In research, commercialization, business operations, and life in general, it’s important to realize and remember that select pieces of micro information do not necessarily add up to a Macro Truth, the complete picture.
Often times micro information, a Micro Fact, is mistakenly generalized to represent the whole. This is not necessary intentional, and indeed most of the time it is not. But the damage it can do in incorrectly portraying a universe is significant. In Life Sciences, to get a true picture of activity you must look at each segment of the entire pipeline – the Life Sciences Ecosystem – not just one component.
Since 2002, the Pittsburgh Life Sciences Greenhouse (PLSG) alone has provided services to 468 companies and invested in 79 of these companies. Thirty-five of these companies were university companies, 12 of which were just in the past three years. Notably forty-four of these companies (56%) were not from the university. This is important because focusing on university companies alone as the benchmark is a Micro Fact. Even focusing on PLSG investments is a Micro Fact. For example, Grunenthal recently acquired Thar Therapeutics. Thar’s management team was provided early market research from the PLSG but they did not require funding and thus are not in our 79 invested companies. Additionally, Innovation Works and Idea Foundry Life Sciences investments must be included to get the true Macro Truth.
It frequently takes many technologies to create a single product. For example, inventing an automotive engine does not itself make a sellable automobile. It takes multiple components – crankshafts, braking systems, and so on. If the problem is getting from point A to point B, creating an engine helps, but it doesn’t solve the problem by itself. Even the invention of an automobile requires supporting infrastructure such as fuel stations, repair shops, etc. Although technology development is critical, it is only the beginning of the process.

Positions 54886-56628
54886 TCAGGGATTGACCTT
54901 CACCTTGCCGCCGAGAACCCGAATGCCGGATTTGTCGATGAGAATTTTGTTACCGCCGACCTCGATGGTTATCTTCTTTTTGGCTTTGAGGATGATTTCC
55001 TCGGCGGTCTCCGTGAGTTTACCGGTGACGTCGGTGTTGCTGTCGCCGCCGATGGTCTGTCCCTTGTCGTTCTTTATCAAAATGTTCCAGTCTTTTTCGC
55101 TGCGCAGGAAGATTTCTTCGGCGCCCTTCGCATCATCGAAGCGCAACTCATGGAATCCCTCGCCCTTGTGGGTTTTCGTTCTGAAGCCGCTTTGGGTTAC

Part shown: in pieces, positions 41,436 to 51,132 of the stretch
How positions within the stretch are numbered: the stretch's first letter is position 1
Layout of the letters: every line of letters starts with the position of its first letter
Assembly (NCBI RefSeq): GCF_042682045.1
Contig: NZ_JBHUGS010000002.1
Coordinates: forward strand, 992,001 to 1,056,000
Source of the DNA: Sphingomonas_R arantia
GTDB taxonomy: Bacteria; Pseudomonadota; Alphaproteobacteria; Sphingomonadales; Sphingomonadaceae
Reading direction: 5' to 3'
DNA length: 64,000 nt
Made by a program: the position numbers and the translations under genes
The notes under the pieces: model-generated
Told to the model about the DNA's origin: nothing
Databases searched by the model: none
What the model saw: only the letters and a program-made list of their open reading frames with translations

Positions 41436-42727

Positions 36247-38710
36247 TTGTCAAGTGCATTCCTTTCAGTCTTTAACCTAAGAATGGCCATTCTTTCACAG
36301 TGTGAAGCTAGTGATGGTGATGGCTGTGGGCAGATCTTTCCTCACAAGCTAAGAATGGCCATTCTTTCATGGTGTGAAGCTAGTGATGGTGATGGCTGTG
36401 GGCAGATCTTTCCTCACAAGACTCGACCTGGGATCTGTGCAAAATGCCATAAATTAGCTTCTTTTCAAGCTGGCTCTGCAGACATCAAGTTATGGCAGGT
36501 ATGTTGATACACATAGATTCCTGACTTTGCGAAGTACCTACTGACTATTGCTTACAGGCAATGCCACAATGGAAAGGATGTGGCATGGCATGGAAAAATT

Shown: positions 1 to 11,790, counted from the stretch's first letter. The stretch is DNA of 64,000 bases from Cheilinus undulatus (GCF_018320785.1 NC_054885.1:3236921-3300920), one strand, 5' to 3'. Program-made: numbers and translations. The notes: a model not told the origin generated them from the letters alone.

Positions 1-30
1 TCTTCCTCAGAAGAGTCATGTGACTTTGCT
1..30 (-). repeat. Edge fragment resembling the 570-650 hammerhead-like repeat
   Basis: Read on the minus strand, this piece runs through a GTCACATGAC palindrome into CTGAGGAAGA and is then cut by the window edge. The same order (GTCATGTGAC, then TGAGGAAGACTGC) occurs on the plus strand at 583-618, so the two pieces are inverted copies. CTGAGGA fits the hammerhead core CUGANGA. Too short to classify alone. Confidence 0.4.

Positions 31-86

In this same way, as we look at the Life Sciences Innovation and Commercialization Ecosystem, we cannot focus on just one segment for funding. Universities, Incubators and Entrepreneurs are all part of the Life Sciences Ecosystem. By focusing on just one segment, we lose perspective.
For example, research opens the door to commercial success, but it does not guarantee it. Technology may be critical to commercial success, but it is only the beginning of the process. It is not the complete process. What may be a factual statement discovered during the research phase of a project may have little bearing on the final product as it prepares to enter the market. Objective evaluation of factors must be balanced with a more subjective assessment of commercial appeal. An over-reliance on one side over the other can spell trouble.
It’s important to remember that even carefully selected Micro Facts may not necessarily yield a Macro Truth. Entrepreneurs, investors, the media, and potential customers of life sciences companies must heed this truth for all to be successful in the Life Sciences Ecosystem.
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